On the other hand there are also many people who are unable to analyze their psychological melodies and attribute these symptoms to a known physical disease. Some patients are so strongly convinced that they suffer from a physical disease; they do not want to entertain the idea that their own emotions are responsible for their physical symptoms. A few of them also undergo surgeries like appendicectomy,choleccystectomy or hysterectomy without any improvement. Studies have shown that about 40 percent of patients attending various health centres do not have any specific physical disease. They only have physical symptoms.
COPING WITH STRESS
The key to reducing stress is to prevent it.
When doctors fail to make an adequate diagnosis, you must know that your illness is functional, that means more than physical you have a psychological problem. Just as stress is different for each of us, there is no stress reduction strategy that is a panacea. The key to reducing stress is to prevent it. Getting enough sleep, a proper diet, avoiding excess caffeine and other stimulants and taking time out to relax may be helpful in this regard. Get proper health care for existing or new health problems. Many stress relievers work because of the power of the placebo effect that comes from having faith in the procedure or the therapist.
Some people have inhibitions of visiting a psychiatrist or a therapist. Any time one hears someone say their friend or loved one “should” go for therapy it sounds like a condemnation, and that’s contributing to the stigma surrounding psychotherapy. Too many contentious arguments end with the shaming comment “You should go to therapy!” which is shorthand for “I think you’re crazy, go pay someone to fix you.” That’s so unfair…. therapy is effective for helping painful experiences become tolerable. It’s a proven method for changing harmful thinking, relational, and behavioral patterns, not only that it’s also used to make good lives great. Seek help from a qualified mental health care provider if you are overwhelmed, feel you cannot cope, have suicidal thoughts, or are using drugs or alcohol to cope.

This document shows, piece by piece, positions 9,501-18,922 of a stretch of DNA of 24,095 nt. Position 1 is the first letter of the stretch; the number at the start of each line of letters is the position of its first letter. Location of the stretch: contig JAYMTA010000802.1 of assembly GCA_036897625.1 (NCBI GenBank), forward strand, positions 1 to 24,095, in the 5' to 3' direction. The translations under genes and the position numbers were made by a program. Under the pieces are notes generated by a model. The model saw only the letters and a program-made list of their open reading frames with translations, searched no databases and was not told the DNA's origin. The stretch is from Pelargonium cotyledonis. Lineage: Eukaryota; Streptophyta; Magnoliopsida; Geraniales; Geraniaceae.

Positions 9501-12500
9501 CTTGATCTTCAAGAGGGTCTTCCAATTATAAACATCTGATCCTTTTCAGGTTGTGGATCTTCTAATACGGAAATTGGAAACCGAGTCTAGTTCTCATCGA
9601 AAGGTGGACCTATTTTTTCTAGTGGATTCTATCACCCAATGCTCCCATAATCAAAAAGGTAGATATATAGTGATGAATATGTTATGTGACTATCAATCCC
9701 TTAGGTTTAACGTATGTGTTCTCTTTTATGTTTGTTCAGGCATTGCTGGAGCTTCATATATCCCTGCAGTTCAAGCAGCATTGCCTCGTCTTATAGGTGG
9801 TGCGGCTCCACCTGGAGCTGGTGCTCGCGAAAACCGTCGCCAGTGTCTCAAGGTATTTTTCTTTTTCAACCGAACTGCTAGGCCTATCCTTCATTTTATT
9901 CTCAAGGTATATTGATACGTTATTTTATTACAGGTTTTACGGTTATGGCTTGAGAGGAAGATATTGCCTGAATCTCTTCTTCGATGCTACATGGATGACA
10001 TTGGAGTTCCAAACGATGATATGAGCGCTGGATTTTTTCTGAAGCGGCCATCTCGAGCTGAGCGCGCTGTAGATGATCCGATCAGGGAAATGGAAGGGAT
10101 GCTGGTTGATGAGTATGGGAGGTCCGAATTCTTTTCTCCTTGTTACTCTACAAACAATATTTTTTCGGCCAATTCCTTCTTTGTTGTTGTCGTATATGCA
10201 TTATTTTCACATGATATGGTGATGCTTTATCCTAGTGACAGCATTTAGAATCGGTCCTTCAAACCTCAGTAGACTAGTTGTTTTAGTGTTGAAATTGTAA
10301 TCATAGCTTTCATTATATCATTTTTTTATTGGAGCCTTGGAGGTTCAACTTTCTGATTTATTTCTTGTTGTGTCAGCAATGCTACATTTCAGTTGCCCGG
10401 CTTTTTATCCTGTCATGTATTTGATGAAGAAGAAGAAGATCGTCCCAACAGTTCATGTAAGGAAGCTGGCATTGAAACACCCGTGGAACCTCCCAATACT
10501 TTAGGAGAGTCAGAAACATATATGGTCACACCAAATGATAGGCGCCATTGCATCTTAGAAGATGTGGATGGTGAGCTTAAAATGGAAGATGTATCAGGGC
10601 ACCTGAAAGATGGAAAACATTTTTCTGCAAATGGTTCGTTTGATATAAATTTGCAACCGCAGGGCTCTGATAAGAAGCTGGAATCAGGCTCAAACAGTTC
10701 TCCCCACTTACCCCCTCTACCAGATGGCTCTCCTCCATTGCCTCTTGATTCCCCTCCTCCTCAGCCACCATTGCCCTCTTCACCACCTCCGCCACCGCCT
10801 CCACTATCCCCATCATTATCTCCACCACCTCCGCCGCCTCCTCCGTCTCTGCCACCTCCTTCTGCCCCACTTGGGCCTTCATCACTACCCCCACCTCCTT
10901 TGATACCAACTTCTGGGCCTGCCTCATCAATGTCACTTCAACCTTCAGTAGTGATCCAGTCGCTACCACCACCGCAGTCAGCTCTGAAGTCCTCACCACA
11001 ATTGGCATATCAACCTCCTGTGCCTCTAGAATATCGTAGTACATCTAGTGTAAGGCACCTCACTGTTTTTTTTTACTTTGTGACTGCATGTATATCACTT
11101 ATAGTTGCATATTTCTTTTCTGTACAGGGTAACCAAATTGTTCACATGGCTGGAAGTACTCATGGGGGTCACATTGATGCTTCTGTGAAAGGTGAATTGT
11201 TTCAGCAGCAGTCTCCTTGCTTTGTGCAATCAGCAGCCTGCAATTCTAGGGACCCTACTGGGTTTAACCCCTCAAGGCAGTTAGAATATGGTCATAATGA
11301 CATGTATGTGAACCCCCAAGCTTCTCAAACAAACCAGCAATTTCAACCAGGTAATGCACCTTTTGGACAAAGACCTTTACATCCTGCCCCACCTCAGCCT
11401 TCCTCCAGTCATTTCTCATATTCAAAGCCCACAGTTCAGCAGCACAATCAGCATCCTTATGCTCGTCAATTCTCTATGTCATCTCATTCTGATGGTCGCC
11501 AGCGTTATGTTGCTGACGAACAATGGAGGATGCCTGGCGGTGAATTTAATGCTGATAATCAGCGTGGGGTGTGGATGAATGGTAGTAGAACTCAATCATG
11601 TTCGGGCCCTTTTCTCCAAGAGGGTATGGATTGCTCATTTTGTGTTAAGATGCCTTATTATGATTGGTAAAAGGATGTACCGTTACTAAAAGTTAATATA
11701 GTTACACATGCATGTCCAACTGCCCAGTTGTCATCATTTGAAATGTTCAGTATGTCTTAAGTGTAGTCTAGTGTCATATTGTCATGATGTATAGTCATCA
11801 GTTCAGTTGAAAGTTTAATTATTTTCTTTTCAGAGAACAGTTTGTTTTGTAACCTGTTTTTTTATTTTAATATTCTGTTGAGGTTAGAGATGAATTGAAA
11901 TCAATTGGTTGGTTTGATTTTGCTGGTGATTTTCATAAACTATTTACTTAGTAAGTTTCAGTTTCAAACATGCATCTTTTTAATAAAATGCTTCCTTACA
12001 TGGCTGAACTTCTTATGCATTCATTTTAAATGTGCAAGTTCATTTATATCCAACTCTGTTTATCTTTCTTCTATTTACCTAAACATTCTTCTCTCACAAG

Strong emotional support from group therapy, family or friends is a powerful stress buster. Stay in touch with people who can provide emotional and other support. Ask for help from friends, family, and community or religious organizations to reduce stress due to work burdens or family issues, such as caring for a loved one. Strong emotional support from group therapy, family or friends is a powerful stress buster. Ask for help from friends, family, and community or religious organizations to reduce stress due to work burdens or family issues.
Other very different approaches like acupuncture, acupressure, biofeedback, Alexander, Reiki, and other bodywork and postural techniques can achieve the same results because they reduce feelings of helplessness and provide a sense of control over the problem. Explore stress coping programs, which may incorporate meditation, yoga, tai chi, or other gentle exercises. Some people find that listening to music, hobbies, volunteer work, keeping a daily journal of events and how they feel, laughter, playing with pets, taking short breaks or shopping, help them relax. Others find relief for their stress related symptoms from aromatherapy, nutritional supplements like chamomile, spearmint, etc.
There are also prescription tranquilizers, sedatives, hypnotics, anti-depressants and beta-blockers for specific complaints. In addition, a variety of cranio-electromagnetic stimulation devices have been found to be effective and safe for anxiety, insomnia and drug resistant stress. These must however be consumed only under prescription of a medical practitioner/ psychiatrist, and strictly as per advise.